Gone are the days of manually consolidating multiple guest lists, VIP names, table reservations and even ticket lists onto one overflowing clipboard. A software company called VenueDriver has aggregated all of the (previously) aggravating things about nightclub database management into one easy-to-use program and Apple app. Lance Craig, development manager for the Las Vegas-based company, breaks down the concept and the endless advantages it offers:
NCC: How do you sum up your product?
Craig: It’s an internal management system that takes care of all of the annoying things operators used to have 20 systems to do. It condenses your guest list, reservations and ticketing information and puts it live on the Web, which you see it anywhere in the world.
NCC: How does it work?
Craig: We turn on an account for you — whether you’re a venue or an event-production company. You’ll give all of your staff their own login, and they can make reservations for tables instead of doing all of the Excel spreadsheets and Word documents. Now, whether you’re on a smartphone or laptop — no matter where you are — you can email in guest lists and reservations. Everything is then entered into the central database system and can be pulled up on a smart device right at the door.
NCC: So when someone comes to the door…
Craig: It’s just like the Apple store. Our software is designed to work with a company that makes scanners for iPods and iPads. So whether you’re scanning a ticket for an event or just checking in for your table, everything is talking in real time to the system. Let’s say you’re a club owner from Vegas, and you’re in the South of France. You can see what’s happening at your venue in real time. It also gives you the flexibility to add people to the guest list, and the people working your door will see that addition within five seconds. It gives ownership a whole new way to see and edit things on the fly, and you don’t have to be in the same country to make it work.
NCC: What’s the cost to implement VenueDriver?
Craig: The cost is $400 a month, which covers all of the system integration, ticketing and reservation forms and everything else you’ll need. The only thing the venue pays for beyond that is the iPads or whatever hardware they’re going to use. Essentially, it costs $92 per week to streamline your entire operation.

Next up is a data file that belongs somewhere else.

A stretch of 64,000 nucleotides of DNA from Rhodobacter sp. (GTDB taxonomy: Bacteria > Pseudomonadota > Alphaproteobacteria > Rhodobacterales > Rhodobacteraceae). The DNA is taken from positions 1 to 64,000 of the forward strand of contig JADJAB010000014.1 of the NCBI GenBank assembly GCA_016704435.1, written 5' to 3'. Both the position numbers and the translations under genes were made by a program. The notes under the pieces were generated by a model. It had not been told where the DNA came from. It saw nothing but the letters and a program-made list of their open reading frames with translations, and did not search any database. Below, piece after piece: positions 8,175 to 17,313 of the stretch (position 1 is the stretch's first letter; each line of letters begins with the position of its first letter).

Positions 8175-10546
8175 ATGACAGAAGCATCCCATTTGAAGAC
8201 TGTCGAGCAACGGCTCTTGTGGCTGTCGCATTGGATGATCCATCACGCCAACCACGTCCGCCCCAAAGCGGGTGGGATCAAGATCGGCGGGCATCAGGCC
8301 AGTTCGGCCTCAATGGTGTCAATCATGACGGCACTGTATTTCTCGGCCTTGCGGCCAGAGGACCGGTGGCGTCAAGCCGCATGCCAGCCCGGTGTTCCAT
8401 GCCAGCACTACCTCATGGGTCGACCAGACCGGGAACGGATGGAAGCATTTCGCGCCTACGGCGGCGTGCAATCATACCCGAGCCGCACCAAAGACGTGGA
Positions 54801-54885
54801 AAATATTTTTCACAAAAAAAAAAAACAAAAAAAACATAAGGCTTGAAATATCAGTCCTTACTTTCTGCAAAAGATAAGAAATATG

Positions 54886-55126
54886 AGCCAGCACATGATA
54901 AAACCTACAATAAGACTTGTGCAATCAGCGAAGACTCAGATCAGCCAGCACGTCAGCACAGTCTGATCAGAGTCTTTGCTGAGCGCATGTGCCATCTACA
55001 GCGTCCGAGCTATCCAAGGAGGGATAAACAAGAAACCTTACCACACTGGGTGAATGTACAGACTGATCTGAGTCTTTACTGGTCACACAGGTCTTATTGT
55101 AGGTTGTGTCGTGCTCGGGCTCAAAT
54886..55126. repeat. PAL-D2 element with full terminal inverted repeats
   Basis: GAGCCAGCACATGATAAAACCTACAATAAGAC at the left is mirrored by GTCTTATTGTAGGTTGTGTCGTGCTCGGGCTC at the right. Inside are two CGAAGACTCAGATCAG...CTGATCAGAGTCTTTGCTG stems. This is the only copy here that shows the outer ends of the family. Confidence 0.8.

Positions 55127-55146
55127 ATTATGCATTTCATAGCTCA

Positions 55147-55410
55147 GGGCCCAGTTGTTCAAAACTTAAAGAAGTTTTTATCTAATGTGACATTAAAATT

NCC: What are the other pros to using your system?
Craig: You can see instantly exactly what your staff are doing. It monitors their social networking on Facebook and Twitter. Each member has an affiliate code they use when promoting your events so you can see precisely how many people clicked on it and how many of those clicks were converted into actual sales; what the real end result of their efforts are. You can also see which promoters' tables showed up, who had the most no-shows, who’s clients spent the most money and so on.
NCC: It tracks sales, too?
Craig: We have a module that plugs into any POS system where it translates the consumer’s data, and records of sales are transferred over to that client’s profile on our software. You can see brands and rings, what they most like to order, how long they stay, what time of night they spend the most. We ultimately want venues to go back to liquor suppliers and be able to show precisely how much business they’re doing and be able to ask for sponsor money to continue the relationships. It’s all about that information.
NCC: That setup would also give you valuable customer data.
Craig: The biggest part of it is the customer information; the CRM backend. Now you’re able to see which clients come for what events and tailor your outreach for future invites. If you know a customer always buys Grey Goose during house music nights, when he arrives on a house music night, you know exactly what to have waiting. It gives a whole new level of ease to database management.
NCC: Who are some of your marquee clients?
Craig: For physical venues, we have 1OAK, PURE Nightclub, LAX, Trousdale, Temple SF, REHAB at Hard Rock, Greenhouse NYC, LIV Miami, and WALL. But we also work with event companies and even artists. Tiesto and Paul Oakenfold use our ticketing capabilities to do their own thing. We’re seven years ahead of Ticketmaster, in terms of technology, so our system lets venues or artists do their own marketing and sales. They can even brand the tickets if they want. And of course, hardware can be modified to scan those tickets.
NCC: Sounds like the only drawback is if you forget to charge the iPod or iPad.
Craig: [Laughs] Yes, but since those batteries typically last 16 hours, all you have to do is remember to plug it in once a day.